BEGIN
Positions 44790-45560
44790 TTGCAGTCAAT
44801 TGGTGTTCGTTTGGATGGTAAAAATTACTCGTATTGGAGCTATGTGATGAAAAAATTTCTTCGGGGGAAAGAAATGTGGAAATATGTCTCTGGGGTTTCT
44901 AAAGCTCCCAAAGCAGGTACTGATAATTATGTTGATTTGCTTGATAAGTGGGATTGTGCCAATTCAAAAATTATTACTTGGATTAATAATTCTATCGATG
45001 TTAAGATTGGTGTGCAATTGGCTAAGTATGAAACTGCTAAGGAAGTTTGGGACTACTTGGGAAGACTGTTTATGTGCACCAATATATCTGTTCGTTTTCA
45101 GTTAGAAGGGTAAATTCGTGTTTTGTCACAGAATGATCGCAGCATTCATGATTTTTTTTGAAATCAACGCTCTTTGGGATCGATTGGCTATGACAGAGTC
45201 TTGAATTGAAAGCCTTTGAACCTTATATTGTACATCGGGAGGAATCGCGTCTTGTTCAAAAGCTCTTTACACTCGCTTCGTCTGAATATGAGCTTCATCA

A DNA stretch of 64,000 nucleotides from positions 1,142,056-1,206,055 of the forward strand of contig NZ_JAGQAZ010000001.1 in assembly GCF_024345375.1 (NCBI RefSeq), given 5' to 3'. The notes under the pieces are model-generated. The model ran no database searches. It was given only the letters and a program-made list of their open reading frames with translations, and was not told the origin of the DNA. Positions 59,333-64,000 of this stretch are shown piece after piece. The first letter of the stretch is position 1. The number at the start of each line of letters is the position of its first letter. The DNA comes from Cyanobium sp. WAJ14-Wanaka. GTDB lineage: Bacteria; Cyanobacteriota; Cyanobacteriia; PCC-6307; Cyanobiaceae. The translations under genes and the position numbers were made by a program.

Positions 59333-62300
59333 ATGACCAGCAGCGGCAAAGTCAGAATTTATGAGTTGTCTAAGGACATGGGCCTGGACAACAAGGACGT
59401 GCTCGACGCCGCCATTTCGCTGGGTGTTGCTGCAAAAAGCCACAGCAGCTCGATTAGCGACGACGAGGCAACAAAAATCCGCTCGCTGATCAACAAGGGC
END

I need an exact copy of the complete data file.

Positions 44790-45560
44790 TTGCAGTCAAT
44801 TGGTGTTCGTTTGGATGGTAAAAATTACTCGTATTGGAGCTATGTGATGAAAAAATTTCTTCGGGGGAAAGAAATGTGGAAATATGTCTCTGGGGTTTCT
44901 AAAGCTCCCAAAGCAGGTACTGATAATTATGTTGATTTGCTTGATAAGTGGGATTGTGCCAATTCAAAAATTATTACTTGGATTAATAATTCTATCGATG
45001 TTAAGATTGGTGTGCAATTGGCTAAGTATGAAACTGCTAAGGAAGTTTGGGACTACTTGGGAAGACTGTTTATGTGCACCAATATATCTGTTCGTTTTCA
45101 GTTAGAAGGGTAAATTCGTGTTTTGTCACAGAATGATCGCAGCATTCATGATTTTTTTTGAAATCAACGCTCTTTGGGATCGATTGGCTATGACAGAGTC
45201 TTGAATTGAAAGCCTTTGAACCTTATATTGTACATCGGGAGGAATCGCGTCTTGTTCAAAAGCTCTTTACACTCGCTTCGTCTGAATATGAGCTTCATCA

A DNA stretch of 64,000 nucleotides from positions 1,142,056-1,206,055 of the forward strand of contig NZ_JAGQAZ010000001.1 in assembly GCF_024345375.1 (NCBI RefSeq), given 5' to 3'. The notes under the pieces are model-generated. The model ran no database searches. It was given only the letters and a program-made list of their open reading frames with translations, and was not told the origin of the DNA. Positions 59,333-64,000 of this stretch are shown piece after piece. The first letter of the stretch is position 1. The number at the start of each line of letters is the position of its first letter. The DNA comes from Cyanobium sp. WAJ14-Wanaka. GTDB lineage: Bacteria; Cyanobacteriota; Cyanobacteriia; PCC-6307; Cyanobiaceae. The translations under genes and the position numbers were made by a program.

Positions 59333-62300
59333 ATGACCAGCAGCGGCAAAGTCAGAATTTATGAGTTGTCTAAGGACATGGGCCTGGACAACAAGGACGT
59401 GCTCGACGCCGCCATTTCGCTGGGTGTTGCTGCAAAAAGCCACAGCAGCTCGATTAGCGACGACGAGGCAACAAAAATCCGCTCGCTGATCAACAAGGGC